*Check, Clean, Dry

Invasive plants and animals can carry diseases that kill fish, block up waterways, harm the environment, can damage boats, and cost the UK economy over £1.8 per annum. 

Water users may unknowingly be helping to spread invasive plants and animals as they can be small and hard to spot so are easily spread on damp equipment and clothing.

Following three simple steps after leaving the water: Check, Clean, Dry – can prevent this from happening:

  • Check your equipment, clothing and footwear when you leave the water for mud or plant material. Remove anything you find and leave it at the water body, don’t put anything down the drain.
  • Clean everything thoroughly as soon as you can. Use hot water if possible.
  • Dry everything for as long as you can before using it again as some invasive plants and animals can live for over two weeks in damp conditions.

**Be Plant Wise

Pond owners and gardeners can unknowingly assist the spread of aquatic plants into our countryside, where they can smother our native plants, clog our waterways, exacerbate flooding and remove oxygen from the water, which can harm fish. 

Be Plant Wise by following three simple steps:

  • Know what you grow
  • Stop the spread
  • Compost with care

 Find out more at www.nonnativespecies.org/beplantwise

 What is an invasive non-native species?

An invasive non-native species is any non-native animal or plant that has the ability to spread, causing damage to the environment, the economy, our health and the way we live. 

Find out more at www.nonnativespecies.org/checkcleandry.

More about Australian swamp stonecrop (Crassula helmsii)

Australian swamp stonecrop is a semi-aquatic, succulent, perennial herb that can grow in three growth forms; terrestrial, emergent and submerged. Submerged growth forms are generally more elongated than the former two growth forms and can be found in water up to 3m deep. Roots form at the nodes and in the terrestrial habitats of damp margins of water bodies, the growth form is creeping or erect. Flowers are found on emergent and terrestrial plants, are borne singly on axils and are pale pink to white in colour. Reproduction is mainly vegetative, however there is some evidence that Crassula helmsii can also reproduce by seed in the introduced range. Dispersal is mainly assisted by human activity but the species can also be spread by wildfowl.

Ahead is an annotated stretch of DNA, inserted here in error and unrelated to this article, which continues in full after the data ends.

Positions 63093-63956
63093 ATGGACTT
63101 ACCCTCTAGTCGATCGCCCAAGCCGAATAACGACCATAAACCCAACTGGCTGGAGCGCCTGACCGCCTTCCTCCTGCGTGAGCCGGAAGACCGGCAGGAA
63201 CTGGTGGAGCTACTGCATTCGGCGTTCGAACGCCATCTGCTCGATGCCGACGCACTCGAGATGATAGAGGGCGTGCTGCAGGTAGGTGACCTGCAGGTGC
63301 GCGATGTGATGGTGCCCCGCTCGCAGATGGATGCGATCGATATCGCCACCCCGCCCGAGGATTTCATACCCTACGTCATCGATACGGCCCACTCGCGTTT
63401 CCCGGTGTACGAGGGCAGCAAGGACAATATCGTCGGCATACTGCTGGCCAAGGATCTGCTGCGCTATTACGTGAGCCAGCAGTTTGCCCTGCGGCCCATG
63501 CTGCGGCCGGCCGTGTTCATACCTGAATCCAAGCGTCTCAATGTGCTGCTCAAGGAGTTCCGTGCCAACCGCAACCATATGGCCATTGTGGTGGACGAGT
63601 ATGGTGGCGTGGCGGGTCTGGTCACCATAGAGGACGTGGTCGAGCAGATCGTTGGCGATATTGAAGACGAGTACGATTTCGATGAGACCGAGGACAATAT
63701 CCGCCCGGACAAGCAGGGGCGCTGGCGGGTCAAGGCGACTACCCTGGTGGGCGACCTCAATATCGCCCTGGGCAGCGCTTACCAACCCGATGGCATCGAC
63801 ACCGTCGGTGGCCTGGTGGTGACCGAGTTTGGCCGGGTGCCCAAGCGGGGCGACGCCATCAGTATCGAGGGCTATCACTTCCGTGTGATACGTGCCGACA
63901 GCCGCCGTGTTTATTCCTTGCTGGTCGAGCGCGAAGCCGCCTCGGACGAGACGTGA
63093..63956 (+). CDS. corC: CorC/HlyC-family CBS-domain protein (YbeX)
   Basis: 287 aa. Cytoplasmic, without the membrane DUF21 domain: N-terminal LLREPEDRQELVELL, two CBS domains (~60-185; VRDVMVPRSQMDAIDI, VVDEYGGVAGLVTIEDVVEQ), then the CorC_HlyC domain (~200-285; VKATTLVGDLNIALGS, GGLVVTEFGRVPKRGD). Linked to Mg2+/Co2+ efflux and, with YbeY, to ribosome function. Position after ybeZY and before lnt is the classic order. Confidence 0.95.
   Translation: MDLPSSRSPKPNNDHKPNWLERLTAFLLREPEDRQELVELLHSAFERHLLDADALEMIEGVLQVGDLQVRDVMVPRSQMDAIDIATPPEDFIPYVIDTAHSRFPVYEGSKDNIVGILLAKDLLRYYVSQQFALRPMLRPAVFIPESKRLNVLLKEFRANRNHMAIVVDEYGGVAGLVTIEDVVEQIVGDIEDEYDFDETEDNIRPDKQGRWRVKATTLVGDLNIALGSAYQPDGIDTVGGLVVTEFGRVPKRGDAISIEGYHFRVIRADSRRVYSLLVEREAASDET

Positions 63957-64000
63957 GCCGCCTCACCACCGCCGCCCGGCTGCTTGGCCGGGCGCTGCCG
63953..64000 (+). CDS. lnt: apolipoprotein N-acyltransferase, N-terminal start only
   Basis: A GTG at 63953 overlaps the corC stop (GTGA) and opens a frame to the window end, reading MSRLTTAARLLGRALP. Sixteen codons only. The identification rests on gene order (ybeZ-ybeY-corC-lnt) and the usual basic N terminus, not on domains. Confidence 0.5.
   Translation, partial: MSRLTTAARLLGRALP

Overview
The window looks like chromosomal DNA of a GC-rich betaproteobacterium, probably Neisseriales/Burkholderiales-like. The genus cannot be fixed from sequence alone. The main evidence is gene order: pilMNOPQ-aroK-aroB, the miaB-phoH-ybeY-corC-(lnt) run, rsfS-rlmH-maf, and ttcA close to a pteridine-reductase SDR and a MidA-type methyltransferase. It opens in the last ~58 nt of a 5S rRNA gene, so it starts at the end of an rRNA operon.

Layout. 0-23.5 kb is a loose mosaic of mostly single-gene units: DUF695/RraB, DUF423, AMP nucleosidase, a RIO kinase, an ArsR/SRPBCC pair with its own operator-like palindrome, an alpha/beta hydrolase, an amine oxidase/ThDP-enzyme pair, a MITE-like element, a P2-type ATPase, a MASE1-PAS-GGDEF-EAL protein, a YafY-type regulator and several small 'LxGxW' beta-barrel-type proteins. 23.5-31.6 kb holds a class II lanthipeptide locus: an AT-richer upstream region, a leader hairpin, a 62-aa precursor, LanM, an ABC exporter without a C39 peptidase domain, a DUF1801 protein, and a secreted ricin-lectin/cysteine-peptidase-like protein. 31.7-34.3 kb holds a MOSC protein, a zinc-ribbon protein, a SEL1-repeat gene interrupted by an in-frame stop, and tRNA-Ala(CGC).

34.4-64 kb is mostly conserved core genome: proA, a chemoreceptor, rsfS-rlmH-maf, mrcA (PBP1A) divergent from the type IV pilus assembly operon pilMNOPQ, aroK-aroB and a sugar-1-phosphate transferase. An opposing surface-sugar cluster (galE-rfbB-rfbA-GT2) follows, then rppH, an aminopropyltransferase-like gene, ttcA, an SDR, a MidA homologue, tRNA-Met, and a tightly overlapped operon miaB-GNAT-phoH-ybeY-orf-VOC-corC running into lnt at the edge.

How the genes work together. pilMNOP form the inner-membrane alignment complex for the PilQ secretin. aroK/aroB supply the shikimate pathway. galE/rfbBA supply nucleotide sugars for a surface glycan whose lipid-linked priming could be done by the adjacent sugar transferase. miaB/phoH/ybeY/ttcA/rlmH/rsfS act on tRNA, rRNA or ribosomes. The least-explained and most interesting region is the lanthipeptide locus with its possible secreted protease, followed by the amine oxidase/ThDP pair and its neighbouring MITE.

More on the biological control of Australian swamp stonecrop using the mite Aculus crassulae

A scientific research project initiated in 2009 was coordinated by a Steering Committee for the project which included Defra, the Environment Agency, Natural England and scientific advisers from the University of Reading and the Natural History Museum. The purpose of the project is to determine whether biological control is a feasible method for the long- term, sustainable management of Australian swamp stonecrop in Great Britain. The research is being carried out by CABI. 

A number of surveys were carried out in the native range of Australian swamp stonecrop in Australia and New Zealand between 2009 and 2013. The mite, Aculus crassulae was observed causing damage to the plant and was subsequently imported into CABI’s quarantine facility to undergo safety testing. The mite has been tested on 40 non-target species. These included species that are closely related to Australian swamp stonecrop, ornamental plants and plant species which grow in a similar habitat to the target weed. 

Find out more from the project page ‘Finding a biocontrol agent for Crassula’ on CABI.org https://www.cabi.org/projects/project/33138  

About CABI

CABI is an international not-for-profit organization that improves people’s lives by providing information and applying scientific expertise to solve problems in agriculture and the environment. 

Through knowledge sharing and science, CABI helps address issues of global concern such as improving global food security and safeguarding the environment. We do this by helping farmers grow more and lose less of what they produce, combating threats to agriculture and the environment from pests and diseases, protecting biodiversity from invasive species, and improving access to agricultural and environmental scientific knowledge. Our 49 member countries guide and influence our core areas of work, which include development and research projects, scientific publishing and microbial services.

www.cabi.org

About the Department for Environment Food & Rural Affairs (Defra)

Defra is the UK government department responsible for safeguarding the natural environment, supporting the UK’s world-leading food and farming industry, and sustaining a thriving rural economy. This broad remit means Defra plays a major role in people’s day-to-day life, from the food we all eat, and the air we all breathe, to the water we all drink.

 

For further information please contact:

South West Water

www.southwestwater.co.uk/contactus